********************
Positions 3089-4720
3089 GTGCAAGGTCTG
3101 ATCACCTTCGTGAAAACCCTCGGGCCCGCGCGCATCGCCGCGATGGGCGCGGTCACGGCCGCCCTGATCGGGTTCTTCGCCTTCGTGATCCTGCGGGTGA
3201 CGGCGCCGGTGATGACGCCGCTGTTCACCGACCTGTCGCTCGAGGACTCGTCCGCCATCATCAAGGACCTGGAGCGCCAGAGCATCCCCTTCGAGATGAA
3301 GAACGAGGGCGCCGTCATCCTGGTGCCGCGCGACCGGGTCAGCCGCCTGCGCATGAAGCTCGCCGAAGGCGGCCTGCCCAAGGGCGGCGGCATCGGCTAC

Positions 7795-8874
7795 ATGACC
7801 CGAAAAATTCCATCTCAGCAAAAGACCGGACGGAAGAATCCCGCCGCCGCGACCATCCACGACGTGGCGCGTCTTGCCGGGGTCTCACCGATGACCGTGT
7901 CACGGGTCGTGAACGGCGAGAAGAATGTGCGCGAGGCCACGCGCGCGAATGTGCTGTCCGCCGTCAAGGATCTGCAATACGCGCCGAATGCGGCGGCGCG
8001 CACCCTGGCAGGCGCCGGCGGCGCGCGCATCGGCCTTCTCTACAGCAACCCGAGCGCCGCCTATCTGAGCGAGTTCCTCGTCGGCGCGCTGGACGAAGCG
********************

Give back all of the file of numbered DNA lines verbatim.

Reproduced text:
Positions 3089-4720
3089 GTGCAAGGTCTG
3101 ATCACCTTCGTGAAAACCCTCGGGCCCGCGCGCATCGCCGCGATGGGCGCGGTCACGGCCGCCCTGATCGGGTTCTTCGCCTTCGTGATCCTGCGGGTGA
3201 CGGCGCCGGTGATGACGCCGCTGTTCACCGACCTGTCGCTCGAGGACTCGTCCGCCATCATCAAGGACCTGGAGCGCCAGAGCATCCCCTTCGAGATGAA
3301 GAACGAGGGCGCCGTCATCCTGGTGCCGCGCGACCGGGTCAGCCGCCTGCGCATGAAGCTCGCCGAAGGCGGCCTGCCCAAGGGCGGCGGCATCGGCTAC

Positions 7795-8874
7795 ATGACC
7801 CGAAAAATTCCATCTCAGCAAAAGACCGGACGGAAGAATCCCGCCGCCGCGACCATCCACGACGTGGCGCGTCTTGCCGGGGTCTCACCGATGACCGTGT
7901 CACGGGTCGTGAACGGCGAGAAGAATGTGCGCGAGGCCACGCGCGCGAATGTGCTGTCCGCCGTCAAGGATCTGCAATACGCGCCGAATGCGGCGGCGCG
8001 CACCCTGGCAGGCGCCGGCGGCGCGCGCATCGGCCTTCTCTACAGCAACCCGAGCGCCGCCTATCTGAGCGAGTTCCTCGTCGGCGCGCTGGACGAAGCG